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algorithmic rotoscope

Experimentation in applying texture to video using machine learning via APIs.

Finding The Right Dystopian Filter To Represent The World Unfolding Around Us

I got sucked into a project over the holidays, partly because it was an interesting technical challenge, but mostly because it provided me with a creative distraction after the election. I started playing with image filters from Algorithmia, using their Deep Filter service, which some may recognize as being similar to services like Prisma. The difference is with Algorithmia is you can use their 30+ filters, or if you want you can train your own image filters using their AWS machine learning AMI.

As I was playing with Algorithmia after the election, I had many images in my head of the dystopian landscape that is unfolding around us. Many of these images were reminiscent of my childhood in the 70's and 80's, during the cold war, where the future perpetually seemed very bleak to me. I wanted a way to take these images from my head and apply to the photos I was taking, and even better, what if I could to it to the video, and more specifically, the drone videos I am making. Four weeks later, I have gotten to the first set of filters, that when applied to my photography that gets me closer to the visions I had in my head.

Here is an original photo taken by me on January 2nd, 2017 in East Los Angeles:

Next, I wanted to reduce the world around us to be less than real, comic, or drawn. I wanted a way to algorithmically reduce the outlines of the world into something that resembled our real world, to make things as familiar as possible, but then quickly bending and skewing it, so that I could help us see how dark things are becoming.

To borrow a phrase from my partner in crime, I wanted to be able to reduce everything I captured in my photography and videos down to a transaction. I wanted to show us how the world around us is being digitized, de-humanized, and rendered into an even more hostile landscape, that has very little concern for the humans living in it.

I wanted to be able to go even further and visualize how noisy the world has become, not because of cars and airplanes, but because of our bits and bytes that were flowing around us every day. Help us visualize the constant assault on us, the people we love, and that increasingly there is no escape from this constant assault--it is in our homes, cars, business, and public spaces.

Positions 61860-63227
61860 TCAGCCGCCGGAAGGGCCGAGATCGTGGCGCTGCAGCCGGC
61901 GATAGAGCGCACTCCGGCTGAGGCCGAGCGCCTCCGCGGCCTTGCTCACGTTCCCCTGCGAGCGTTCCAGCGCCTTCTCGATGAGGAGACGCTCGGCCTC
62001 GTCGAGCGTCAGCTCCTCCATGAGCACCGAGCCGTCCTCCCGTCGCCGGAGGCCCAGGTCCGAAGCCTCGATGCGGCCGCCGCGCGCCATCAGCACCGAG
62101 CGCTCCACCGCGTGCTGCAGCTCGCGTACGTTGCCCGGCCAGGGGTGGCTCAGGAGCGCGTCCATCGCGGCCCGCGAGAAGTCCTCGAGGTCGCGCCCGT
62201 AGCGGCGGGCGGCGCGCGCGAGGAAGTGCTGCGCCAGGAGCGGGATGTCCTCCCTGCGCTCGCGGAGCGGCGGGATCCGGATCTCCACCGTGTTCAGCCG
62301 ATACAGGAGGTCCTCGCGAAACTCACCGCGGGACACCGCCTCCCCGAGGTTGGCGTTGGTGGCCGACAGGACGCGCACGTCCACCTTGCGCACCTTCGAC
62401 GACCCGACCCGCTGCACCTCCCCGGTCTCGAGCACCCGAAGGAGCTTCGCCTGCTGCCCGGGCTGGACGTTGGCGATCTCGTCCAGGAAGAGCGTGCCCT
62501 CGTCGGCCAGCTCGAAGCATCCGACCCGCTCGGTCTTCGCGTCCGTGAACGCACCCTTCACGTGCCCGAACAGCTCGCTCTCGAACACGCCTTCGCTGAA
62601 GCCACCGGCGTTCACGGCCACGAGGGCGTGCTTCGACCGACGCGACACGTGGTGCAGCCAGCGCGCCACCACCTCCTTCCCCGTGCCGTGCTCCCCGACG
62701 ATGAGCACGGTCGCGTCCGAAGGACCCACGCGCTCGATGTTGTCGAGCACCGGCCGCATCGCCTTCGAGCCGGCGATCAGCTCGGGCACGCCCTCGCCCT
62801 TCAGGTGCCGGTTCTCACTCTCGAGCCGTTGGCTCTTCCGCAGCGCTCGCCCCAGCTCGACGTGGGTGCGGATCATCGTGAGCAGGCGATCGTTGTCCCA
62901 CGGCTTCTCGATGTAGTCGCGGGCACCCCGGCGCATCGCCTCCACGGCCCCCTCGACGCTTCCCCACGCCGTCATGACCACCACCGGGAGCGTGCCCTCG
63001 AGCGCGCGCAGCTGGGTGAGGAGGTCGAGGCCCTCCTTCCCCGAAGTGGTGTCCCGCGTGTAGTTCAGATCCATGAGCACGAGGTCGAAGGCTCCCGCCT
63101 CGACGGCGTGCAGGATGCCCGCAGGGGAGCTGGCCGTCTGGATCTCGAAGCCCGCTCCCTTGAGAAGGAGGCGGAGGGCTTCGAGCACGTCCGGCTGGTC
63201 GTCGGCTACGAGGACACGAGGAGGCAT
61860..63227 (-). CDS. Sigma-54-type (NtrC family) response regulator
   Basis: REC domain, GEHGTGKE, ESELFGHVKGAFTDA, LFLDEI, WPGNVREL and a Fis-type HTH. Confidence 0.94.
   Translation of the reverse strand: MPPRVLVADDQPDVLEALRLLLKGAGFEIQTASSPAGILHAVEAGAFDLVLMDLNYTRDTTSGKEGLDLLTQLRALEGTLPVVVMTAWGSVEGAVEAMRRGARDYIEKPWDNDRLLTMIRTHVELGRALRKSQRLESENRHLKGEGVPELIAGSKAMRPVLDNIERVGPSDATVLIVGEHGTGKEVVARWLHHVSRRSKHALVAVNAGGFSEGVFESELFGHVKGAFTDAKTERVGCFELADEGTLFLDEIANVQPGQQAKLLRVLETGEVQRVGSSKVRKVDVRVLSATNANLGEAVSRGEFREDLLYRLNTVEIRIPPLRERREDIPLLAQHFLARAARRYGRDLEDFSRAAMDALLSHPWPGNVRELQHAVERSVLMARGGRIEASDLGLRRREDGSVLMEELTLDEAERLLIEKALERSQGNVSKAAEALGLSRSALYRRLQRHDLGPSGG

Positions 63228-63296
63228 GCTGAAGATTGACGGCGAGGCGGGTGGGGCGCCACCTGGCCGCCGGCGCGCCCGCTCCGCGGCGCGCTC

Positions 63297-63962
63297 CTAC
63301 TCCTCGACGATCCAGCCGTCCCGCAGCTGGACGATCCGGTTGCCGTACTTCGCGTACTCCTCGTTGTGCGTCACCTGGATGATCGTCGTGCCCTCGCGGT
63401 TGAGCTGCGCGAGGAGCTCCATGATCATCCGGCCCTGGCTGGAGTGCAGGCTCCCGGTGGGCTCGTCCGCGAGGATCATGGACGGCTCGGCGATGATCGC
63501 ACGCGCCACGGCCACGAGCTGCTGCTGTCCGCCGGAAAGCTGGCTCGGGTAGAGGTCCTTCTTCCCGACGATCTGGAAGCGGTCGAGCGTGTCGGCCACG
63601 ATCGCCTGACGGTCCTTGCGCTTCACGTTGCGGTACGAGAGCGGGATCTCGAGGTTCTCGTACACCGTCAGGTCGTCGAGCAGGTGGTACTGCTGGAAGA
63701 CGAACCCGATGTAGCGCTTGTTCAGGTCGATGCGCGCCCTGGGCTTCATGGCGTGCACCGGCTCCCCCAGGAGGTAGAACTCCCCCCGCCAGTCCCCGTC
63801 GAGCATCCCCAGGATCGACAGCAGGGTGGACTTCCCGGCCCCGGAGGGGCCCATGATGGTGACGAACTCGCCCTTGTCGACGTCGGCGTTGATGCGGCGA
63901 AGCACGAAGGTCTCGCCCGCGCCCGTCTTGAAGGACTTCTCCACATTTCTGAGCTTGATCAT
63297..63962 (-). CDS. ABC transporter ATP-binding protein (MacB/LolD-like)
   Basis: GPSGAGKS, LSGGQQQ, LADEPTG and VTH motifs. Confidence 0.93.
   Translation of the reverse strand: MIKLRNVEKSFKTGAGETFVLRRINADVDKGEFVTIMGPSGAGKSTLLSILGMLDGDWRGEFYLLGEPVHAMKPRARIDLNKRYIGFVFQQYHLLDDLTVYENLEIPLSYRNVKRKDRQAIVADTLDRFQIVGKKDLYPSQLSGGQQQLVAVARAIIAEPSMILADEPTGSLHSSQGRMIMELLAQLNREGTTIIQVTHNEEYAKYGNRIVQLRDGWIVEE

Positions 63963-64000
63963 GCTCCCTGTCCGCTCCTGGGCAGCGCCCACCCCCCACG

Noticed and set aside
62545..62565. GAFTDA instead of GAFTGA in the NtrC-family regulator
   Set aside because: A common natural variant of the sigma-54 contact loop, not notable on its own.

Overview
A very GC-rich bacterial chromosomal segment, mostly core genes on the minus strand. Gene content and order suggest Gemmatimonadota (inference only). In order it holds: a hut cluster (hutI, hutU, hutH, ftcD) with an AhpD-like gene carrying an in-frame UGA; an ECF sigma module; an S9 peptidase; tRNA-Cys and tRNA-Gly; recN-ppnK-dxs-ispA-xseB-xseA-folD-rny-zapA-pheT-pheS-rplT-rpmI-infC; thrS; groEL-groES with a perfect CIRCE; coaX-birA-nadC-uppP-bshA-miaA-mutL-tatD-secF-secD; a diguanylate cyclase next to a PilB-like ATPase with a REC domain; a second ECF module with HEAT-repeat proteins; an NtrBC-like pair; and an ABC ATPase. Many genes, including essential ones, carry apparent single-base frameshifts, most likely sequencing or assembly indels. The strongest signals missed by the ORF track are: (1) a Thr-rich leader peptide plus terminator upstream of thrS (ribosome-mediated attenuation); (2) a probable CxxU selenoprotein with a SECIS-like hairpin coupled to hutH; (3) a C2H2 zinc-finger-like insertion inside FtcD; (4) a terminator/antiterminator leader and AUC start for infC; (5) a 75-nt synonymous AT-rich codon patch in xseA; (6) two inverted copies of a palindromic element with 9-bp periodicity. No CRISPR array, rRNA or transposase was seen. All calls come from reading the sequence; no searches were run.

I want to paint a dark dystopian digital landscape, but ultimately I want as wide as a possible palette as I can. I needed an algorithmic palette of colors and textures that were born from the true artists who came before us, making the colors and textures familiar, and even soft before I took things to a much darker level. I didn't want to just shock, I wanted to slowly shift the world around us down a dystopian road.

Transforming our world into a cartoon or painting in a way that didn't make you feel completely uncomfortable. You were slowly slipping into a dream, falling asleep, and things haven't gotten too scary yet. The world is still familiar, with bright and colorful elements that still keep you smiling, and hopeful that things will get better--believing in the story I was telling.

Then slowly I want to be able to turn up the heat. Allowing the sun to set on the world you once knew. Then begin to reveal some of the darker outlines of the shadows and some of the darker aspects of our reality. Bringing some of the scarier aspects of the unfolding world around us out of the dark, and into the open.

Then looking to make you feel like you just dropped a substantial hit of LSD, allowing the sun to set on reality, where we let all the demons out to play and roam the streets. If you still live on the 10th floor or above the world might still look beautiful, but if you live on the ground floor, the world is a very scary place, where nobody is safe.